Results for “countercyclical asset”
45 found

The countercyclical asset, a continuing series

Cocoa futures hit a
23-year high, capping a successful year for the commodity.  Chocolate
has done rather well this year, and not simply because the world has
been fretting about recession and craving comfort food. Constrained
supply coupled with robust demand has helped London cocoa futures rise
by some 71.0% since the end of last year, making cocoa one of the
market’s best performing commodities.  On Wednesday, the day before
millions of people around the world offered boxes of the sweet stuff to
their relatives as Christmas gifts, cocoa futures for May 2009 delivery
hit a 23-year high of £1,820.0($2,545.90) per ton in London(…)

Here is the story and I thank John de Palma for the pointer.  Here are previous installments in the series.

The countercyclical asset, a continuing series

A study last year may lend some credence to the legend. In “Praying for
Recession: The Business Cycle and Protestant Religiosity in the United
States,” David Beckworth, an assistant professor of economics at Texas
State University, looked at long-established trend lines showing the
growth of evangelical congregations and the decline of mainline
churches and found a more telling detail: During each recession cycle
between 1968 and 2004, the rate of growth in evangelical churches
jumped by 50 percent. By comparison, mainline Protestant churches
continued their decline during recessions, though a bit more slowly.

Here is the full story.  Here is the paper.  Here is earlier discussion from Mark Thoma’s.  Here is David Beckworth’s blog.

Still more countercyclical assets

Pretty soon we’ll get to the point where almost everything in this economy of ours is booming:

All over sunny San Diego,
tough economic times
have forced people to cut back on their $4 lattes and sushi dinners.
But one new business is booming — and ka-booming — precisely
because of frustration from the worst financial crisis to hit the
United States in decades.  Welcome to Sarah’s Smash Shack, where pent-up patrons can relieve
stress by hurling dinnerware and bric-a-brac against a wall, as hard as
they can, day and night, seven days a week.  San Diego entrepreneur Sarah Lavely charges her clients $10 and up
to pulverize plates and glasses during 15-minute intervals. Music
blares, clients dress in protective gear and a neon sign urges them to
"Break More Stuff."(…)San Diego may boast surf and sunshine year round, but it also has
its share of black economic clouds. Its real estate market has been hit
hard by the high rate of foreclosures in California, the second highest
in the nation, and its unemployment rate has risen to 6.4 percent from
4.8 percent in a year

Here is the link and I thank John de Palma for the pointer.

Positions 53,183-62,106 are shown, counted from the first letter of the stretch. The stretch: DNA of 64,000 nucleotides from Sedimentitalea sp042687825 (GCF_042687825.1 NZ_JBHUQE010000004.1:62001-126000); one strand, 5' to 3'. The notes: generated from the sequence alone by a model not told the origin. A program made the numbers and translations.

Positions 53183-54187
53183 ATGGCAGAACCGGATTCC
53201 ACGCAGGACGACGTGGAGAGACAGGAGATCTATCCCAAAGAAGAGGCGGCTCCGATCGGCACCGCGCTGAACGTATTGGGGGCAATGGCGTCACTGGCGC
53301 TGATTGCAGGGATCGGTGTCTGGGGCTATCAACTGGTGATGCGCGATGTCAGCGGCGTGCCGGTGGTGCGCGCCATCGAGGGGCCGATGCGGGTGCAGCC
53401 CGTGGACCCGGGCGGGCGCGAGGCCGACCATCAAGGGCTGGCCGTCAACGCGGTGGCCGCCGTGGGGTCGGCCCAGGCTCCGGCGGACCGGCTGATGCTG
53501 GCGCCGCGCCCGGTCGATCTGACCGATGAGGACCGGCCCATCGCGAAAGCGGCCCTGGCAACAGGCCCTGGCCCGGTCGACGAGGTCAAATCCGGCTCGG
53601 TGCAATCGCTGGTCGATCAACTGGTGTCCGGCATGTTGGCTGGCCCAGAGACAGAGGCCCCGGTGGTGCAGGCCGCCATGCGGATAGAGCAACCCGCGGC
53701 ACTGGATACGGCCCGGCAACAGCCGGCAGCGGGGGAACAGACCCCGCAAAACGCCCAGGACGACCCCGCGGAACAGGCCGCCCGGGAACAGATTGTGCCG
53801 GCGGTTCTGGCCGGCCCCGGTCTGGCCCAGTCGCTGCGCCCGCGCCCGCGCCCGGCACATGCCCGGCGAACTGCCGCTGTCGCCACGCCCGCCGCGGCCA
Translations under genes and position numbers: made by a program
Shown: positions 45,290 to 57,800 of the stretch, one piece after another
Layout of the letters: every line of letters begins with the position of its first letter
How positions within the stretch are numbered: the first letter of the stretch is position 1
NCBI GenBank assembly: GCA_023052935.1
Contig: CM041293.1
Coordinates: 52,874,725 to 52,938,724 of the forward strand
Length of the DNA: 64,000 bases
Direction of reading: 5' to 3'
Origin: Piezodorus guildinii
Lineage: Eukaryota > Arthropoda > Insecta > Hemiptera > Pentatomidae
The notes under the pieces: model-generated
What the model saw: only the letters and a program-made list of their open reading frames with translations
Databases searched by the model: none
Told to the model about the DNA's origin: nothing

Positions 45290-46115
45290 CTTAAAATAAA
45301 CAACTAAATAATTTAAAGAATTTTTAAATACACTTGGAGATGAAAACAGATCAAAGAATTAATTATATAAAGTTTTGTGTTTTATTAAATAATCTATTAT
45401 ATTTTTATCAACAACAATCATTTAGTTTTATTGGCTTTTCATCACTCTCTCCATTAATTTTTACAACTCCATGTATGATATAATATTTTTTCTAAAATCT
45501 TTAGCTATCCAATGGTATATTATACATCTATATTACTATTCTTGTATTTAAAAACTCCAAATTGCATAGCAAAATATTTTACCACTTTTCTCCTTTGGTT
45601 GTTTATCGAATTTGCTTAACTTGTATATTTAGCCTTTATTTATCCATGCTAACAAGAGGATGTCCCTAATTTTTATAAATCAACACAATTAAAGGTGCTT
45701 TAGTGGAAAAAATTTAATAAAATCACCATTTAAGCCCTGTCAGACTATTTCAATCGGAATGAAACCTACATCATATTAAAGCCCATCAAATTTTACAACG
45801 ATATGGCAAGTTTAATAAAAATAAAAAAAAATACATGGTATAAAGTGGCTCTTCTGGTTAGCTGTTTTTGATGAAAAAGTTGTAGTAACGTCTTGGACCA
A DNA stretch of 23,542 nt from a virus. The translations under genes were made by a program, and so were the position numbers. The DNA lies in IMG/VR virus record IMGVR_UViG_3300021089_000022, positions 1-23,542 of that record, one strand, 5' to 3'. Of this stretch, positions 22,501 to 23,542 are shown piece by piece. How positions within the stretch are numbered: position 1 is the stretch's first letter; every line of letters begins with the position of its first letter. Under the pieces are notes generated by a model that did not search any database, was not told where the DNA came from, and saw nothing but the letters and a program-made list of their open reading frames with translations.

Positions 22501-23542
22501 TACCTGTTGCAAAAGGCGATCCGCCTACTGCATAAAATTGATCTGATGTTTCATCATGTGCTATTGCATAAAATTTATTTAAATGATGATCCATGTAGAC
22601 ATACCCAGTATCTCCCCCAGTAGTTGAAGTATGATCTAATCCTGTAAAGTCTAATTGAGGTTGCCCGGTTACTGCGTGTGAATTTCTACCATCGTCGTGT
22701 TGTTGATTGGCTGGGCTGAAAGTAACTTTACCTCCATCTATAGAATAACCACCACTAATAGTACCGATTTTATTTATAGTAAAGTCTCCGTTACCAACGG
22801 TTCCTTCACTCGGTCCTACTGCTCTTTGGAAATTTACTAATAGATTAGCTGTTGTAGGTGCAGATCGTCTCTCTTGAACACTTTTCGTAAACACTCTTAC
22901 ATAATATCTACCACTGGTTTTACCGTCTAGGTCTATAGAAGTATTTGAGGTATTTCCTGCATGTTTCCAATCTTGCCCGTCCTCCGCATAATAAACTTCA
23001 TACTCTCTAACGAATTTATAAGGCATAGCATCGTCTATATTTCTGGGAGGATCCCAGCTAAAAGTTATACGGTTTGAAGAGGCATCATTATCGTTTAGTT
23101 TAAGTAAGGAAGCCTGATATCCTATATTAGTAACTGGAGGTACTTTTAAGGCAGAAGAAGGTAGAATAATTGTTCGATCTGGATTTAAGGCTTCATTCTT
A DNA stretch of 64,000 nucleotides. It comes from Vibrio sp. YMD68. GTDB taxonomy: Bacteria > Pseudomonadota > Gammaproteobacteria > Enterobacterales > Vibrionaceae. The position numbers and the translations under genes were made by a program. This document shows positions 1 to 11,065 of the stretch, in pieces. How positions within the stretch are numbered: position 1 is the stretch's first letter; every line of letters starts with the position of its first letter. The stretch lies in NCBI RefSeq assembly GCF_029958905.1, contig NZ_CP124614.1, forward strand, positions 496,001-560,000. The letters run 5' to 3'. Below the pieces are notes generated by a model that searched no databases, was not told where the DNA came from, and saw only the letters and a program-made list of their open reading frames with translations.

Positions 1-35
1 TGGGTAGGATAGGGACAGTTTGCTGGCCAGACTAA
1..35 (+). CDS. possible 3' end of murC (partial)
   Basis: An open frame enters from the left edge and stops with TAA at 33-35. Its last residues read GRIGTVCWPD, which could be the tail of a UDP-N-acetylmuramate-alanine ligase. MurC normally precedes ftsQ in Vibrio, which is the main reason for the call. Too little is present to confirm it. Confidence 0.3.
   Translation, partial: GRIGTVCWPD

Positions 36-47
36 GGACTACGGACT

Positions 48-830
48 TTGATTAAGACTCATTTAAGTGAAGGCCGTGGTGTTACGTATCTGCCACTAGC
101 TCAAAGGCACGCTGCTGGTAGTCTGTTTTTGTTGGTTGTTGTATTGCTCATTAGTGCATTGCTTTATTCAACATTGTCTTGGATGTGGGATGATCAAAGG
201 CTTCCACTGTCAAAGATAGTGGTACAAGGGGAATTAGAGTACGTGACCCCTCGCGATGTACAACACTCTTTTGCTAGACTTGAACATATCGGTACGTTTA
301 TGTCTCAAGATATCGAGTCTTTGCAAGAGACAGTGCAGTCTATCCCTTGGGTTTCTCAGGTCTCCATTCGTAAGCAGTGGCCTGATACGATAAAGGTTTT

The countercyclical asset, a continuing series

It is getting worse: home vaultsThe Times of London reports:

Sales of household safes have surged as wealthy savers concerned about the
health of banks opt to keep cash at home.

Leading safe manufacturers contacted by The Times said that they had
seen a big increase in demand. Many predicted that fears of meltdown in the
banking sector would mean a further rush before Christmas.

One company said that sales had increased by a quarter, while another said
that its staff had received calls from panicking investors who now wanted to
keep their savings locked away at home.

Here are previous installments in the series.

The countercyclical asset, a continuing series

Nicer than tasers:

Mr. Borg, past
president of the North American Securities Administrators Association,
adds that in past market downturns he saw people turn to chinchillas, worm farms and super-breeds of rabbits.
Emus, too, were big. "Eventually, people got tired of them and just let them go," he says. "To this day, you’ll be in West Texas and a big
emu running wild will just come up next to your car."

Here is the link and thanks to John De Palma for the pointer.  The National Alpaca Registry is doing well:

Peggy Parks, a 49-year-old auditor in Johnstown, Pa., turned to an
unusual farm animal. "I’ve lost a fortune in stocks, and my 401(k) is
falling through the floor. I feel comfortable in alpacas," she says.
She invested $56,000 in a small herd that she believes has a better
outlook than most mutual funds because of the animals’ breeding


The countercyclical asset, a continuing series

A sale of pickled sharks, butterfly paintings and other pieces by the
provocative British artist [Damien Hirst] has raised more than US$125 million – a
record for an auction of works by a single artist. And there is more to
come Tuesday.